Preventing Summer Stings, Bites, Burns and Itchiness

Summer is the perfect time to enjoy the great outdoors. Prevent stings, bites, burns and itchiness before they happen so that your time outside doesn’t get cut short.

Things That Bite

Mosquitoes

Mosquitoes are small flying insects that live just about everywhere in the world. Aside from being pesky and their bite causing an itchy bump, they can also carry diseases. According to the Centers for Disease Control and Prevention (CDC), the most common mosquito-borne disease in the continental United States is West Nile virus (WNV). Symptoms of WNV may include fever, body aches, vomiting, diarrhea, inflammation of the brain and meningitis. Thankfully, 80% of people infected with the virus do not develop any symptoms.

To prevent mosquito bites and the diseases that come with them, wear long sleeves, pants and closed-toe shoes and insect repellant containing 20% to 30% DEET. Try purchasing mosquito-repellent plants or lighting a citronella candle near where you spend most of your time outside in the summer.

Ticks

Ticks, tiny arachnids that relate more to spiders than to mosquitos, are known for spreading diseases, which is what makes them such a concern. Rocky Mountain spotted fever and Lyme Disease are just two of the serious diseases these blood-sucking species carry. Although only a small percent of ticks carry disease, it is still wise to use caution when outside to keep you, your family and even your pets safe.

Ticks hang out with their first pair of legs outstretched, often on tall blades of grass. When a host brushes by them, the tick climbs aboard. Therefore, the best method of tick prevention is to stay on trails and away from areas with tall grass. Wearing a tick repellent lotion or bug spray may also deter them. You may not feel the tick bite you, so always check yourself for ticks after a day outside, especially if you spent time off-trail or in tall grass.

Things That Sting

Bees, Wasps and Hornets

Most bees, wasps and hornets are very beneficial to our environment. Whether they play the role of a pollinator, or they prey on “bad” insects that destroy crops, our earth wouldn’t be the same without them. However, that doesn’t make their stings hurt any less!

To lower your likelihood of getting stung, wear clean, light-colored clothing that covers as much of your body as possible, avoid perfumed toiletries and remain calm if a stinging inspect comes near you – swatting at it will only make it angry, and may cause it to sting. If you do get stung and experience more than redness and swelling at the sting site, such as difficulty breathing, seek emergency treatment immediately. You may be experiencing anaphylaxis (a severe, potentially life-threatening allergic reaction).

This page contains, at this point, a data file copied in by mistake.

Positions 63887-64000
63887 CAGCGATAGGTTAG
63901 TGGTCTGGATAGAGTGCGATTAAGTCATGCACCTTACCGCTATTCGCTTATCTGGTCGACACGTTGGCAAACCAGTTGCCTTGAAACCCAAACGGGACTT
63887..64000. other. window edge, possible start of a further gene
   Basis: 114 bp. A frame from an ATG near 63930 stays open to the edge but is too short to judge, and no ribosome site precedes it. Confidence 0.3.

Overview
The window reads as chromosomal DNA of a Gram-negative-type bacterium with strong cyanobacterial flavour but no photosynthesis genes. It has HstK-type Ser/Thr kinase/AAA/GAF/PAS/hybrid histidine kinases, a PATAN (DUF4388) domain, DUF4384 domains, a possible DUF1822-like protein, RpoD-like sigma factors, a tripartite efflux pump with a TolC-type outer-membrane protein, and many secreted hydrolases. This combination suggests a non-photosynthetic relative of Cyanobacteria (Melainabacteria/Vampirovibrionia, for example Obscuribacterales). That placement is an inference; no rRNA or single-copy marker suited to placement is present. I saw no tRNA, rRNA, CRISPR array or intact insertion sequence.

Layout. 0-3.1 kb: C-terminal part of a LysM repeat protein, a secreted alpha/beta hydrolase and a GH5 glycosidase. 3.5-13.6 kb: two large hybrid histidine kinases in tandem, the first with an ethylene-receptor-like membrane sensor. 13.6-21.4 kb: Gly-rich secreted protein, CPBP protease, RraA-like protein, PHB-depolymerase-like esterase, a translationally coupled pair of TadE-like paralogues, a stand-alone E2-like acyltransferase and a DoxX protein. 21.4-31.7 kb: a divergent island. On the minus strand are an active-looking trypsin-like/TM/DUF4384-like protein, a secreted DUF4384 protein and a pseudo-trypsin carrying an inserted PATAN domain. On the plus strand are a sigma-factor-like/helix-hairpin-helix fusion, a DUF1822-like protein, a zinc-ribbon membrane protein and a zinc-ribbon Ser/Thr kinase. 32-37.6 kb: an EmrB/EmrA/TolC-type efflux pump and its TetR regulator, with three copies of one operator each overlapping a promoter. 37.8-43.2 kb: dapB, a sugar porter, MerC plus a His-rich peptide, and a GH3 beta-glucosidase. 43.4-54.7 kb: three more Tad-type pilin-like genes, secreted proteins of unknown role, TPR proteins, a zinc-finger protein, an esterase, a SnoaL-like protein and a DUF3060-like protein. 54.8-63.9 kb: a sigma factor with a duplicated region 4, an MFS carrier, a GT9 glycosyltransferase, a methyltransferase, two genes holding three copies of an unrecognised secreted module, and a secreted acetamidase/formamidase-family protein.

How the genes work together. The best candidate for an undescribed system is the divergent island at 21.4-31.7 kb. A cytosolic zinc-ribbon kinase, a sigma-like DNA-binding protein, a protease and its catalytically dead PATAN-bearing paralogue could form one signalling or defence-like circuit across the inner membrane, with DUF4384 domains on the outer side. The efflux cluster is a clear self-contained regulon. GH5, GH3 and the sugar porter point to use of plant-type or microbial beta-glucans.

Things That Itch and Burn

Poison Ivy, Poison Oak and Poison Sumac

Poison ivy, poison oak and poison sumac can cause itchy rashes because of an oil they contain called urushiol. Properly identifying these plants and avoidance is one of the best ways to avoid a potential reaction. Poison ivy or poison oak have red stems and leaves in groups of three arising from a single stem. Poison sumac may have five to seven or more leaves.  All species may have black dots on it from the urushiol oil that has been oxidized after exposure to oxygen.

If you come in contact with any of these plants, be sure to wash yourself and your clothes right away. Getting the urushiol off your skin is key to stopping the spread and calming the rash. You can also try applying an anti-itch or hydrocortisone cream, taking an oatmeal bath or using calamine lotion.

Wild Parsnip

If your skin comes in contact with Wild Parsnip, it may become more sensitive to the sun’s UV rays. This may result in severe burns and blisters on the affected area of the skin.

Learn to recognize Wild Parsnip and avoid it when in nature. The plant measures two to five feet tall, has yellow flowers when in bloom and its stem is hairless and grooved. Wear long sleeves and pants to decrease the surface area of skin that the oil comes in contact with. If you touch either plant, wash the affected area with soap and cold water as soon as possible and stay out of the sun.

Make the most of your summer by preventing bites, stings, burns and itchiness before they happen by staying on the trails, protecting your skin and seeking medical attention when it’s needed.